The secondary finish 17 is used as an air exit for the vent cap 17 a, which preferably has a one-way vent valve, as product is dispensed from the bottle 14. The vent cap 17 a is preferably loosened to relieve the vacuum created within the bottle 14. Without the vent cap 17 a, the bottle 14 will collapse as the product is dispensed. This is advantageous in an alternate embodiment of the rechargeable dispensing system 10 which reduces product residuals within the bottle 14 by pulling the bottle's flexible walls 14 b together and squeezing the product out of the bottle 14.
The preferred base 12 has a receptacle 22 for receiving the primary finish 16 of the recharge container 11, a fluid connector 23 for connecting the receptacle 22 to a pump inlet 24 located within the base 12 and a locking mechanism 25 for securing the recharge container 11 to the base 12. The preferred base 12 also has the seal 26, the base seal 27, a return spring 28, a drip cup 30 and a base cover 31. The seal 26, preferably an O-ring, is attached to the receptacle 22 and provides a liquid-tight seal between the recharge container 11 and the base 12. The drip cup 30 is removably attached to an inside bottom surface 33 of the receptacle 22 for receiving any excess product which may drip from the bottle 14 prior to sealing the recharge container 11 to the base 12. Finally, the base cover 31 encloses the internal parts of the base 12 to create the appearance of a solid base.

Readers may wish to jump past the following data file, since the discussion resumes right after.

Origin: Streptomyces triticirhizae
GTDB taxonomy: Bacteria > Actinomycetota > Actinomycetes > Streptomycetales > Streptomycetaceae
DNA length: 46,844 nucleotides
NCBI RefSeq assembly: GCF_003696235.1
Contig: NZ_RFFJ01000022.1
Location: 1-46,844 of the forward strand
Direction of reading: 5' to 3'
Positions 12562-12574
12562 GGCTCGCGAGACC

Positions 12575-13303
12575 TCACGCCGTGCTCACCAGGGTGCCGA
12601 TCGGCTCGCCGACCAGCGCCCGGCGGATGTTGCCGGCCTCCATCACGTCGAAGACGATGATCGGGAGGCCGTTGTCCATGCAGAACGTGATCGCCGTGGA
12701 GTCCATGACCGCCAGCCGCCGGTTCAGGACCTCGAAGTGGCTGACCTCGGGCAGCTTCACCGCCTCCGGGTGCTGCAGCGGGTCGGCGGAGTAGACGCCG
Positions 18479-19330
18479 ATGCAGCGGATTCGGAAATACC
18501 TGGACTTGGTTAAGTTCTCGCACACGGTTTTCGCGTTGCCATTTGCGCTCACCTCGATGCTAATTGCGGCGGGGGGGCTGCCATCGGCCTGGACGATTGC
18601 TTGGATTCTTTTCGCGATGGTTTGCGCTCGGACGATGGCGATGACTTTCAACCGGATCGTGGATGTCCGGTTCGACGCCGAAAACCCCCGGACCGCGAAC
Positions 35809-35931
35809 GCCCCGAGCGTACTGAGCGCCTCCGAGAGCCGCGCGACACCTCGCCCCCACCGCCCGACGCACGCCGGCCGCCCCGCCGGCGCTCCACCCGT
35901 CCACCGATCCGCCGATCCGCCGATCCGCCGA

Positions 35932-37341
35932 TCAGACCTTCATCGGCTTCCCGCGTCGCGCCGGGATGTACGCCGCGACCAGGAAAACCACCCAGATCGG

Referring to FIGS. 3a and 3 b, the preferred locking mechanism 25 comprises a clip actuator 35 and a finger ring 36 both of which are attached to the base 12. The preferred clip actuator 35 has three camming surfaces 37 approximately 120 degrees apart. The preferred finger ring 36 has three fingers 38 and is made of polypropylene. The clip actuator 35 snaps inside the receptacle 22 and the finger ring 36 is then snapped inside of the clip actuator 35 as shown in FIGS. 1 and 2. The clip actuator 35 and the finger ring 36 may have one or more camming surfaces 37, one or more fingers 38, respectively, and/or be made of a variety of materials without deviating from the intent of the invention.
Referring to FIG. 4, the preferred recharge container 11 has a snap-on cover 29 attached to the bottle finish 16 and a foil seal 34 attached to the bottle cap 19 which protect the spiral valve 21 from outside elements. In addition, the cover 29 and foil seal 34 prevent moisture from contaminating the product while on the shelf or in storage.
The operation of the preferred rechargeable dispensing system 10 requires the removal of the snap-on cover 39 and the foil seal 40 from the recharge container 11. The primary finish 16 of the recharge container 11 is inserted vertically into the receptacle 22 of the base 12. As the recharge container 11 is inserted, the valve post 20 on the back of the spiral valve 21 pushes the base seal 27 open by compressing the return spring 28, thus creating a product flow path (i.e. open communication) between the recharge container 11 and the pump 13. The O-ring seal 26 in the receptacle 22 engages the internal diameter of the bottle cap 19 and creates a liquid tight seal between the bottle cap 19 and the base 12 before the spiral valve 21 is opened. The insertion of the recharge container 11 continues until the bottle cap 19 engages the inside bottom surface 33 of the receptacle 22 in the final docked but unlocked position.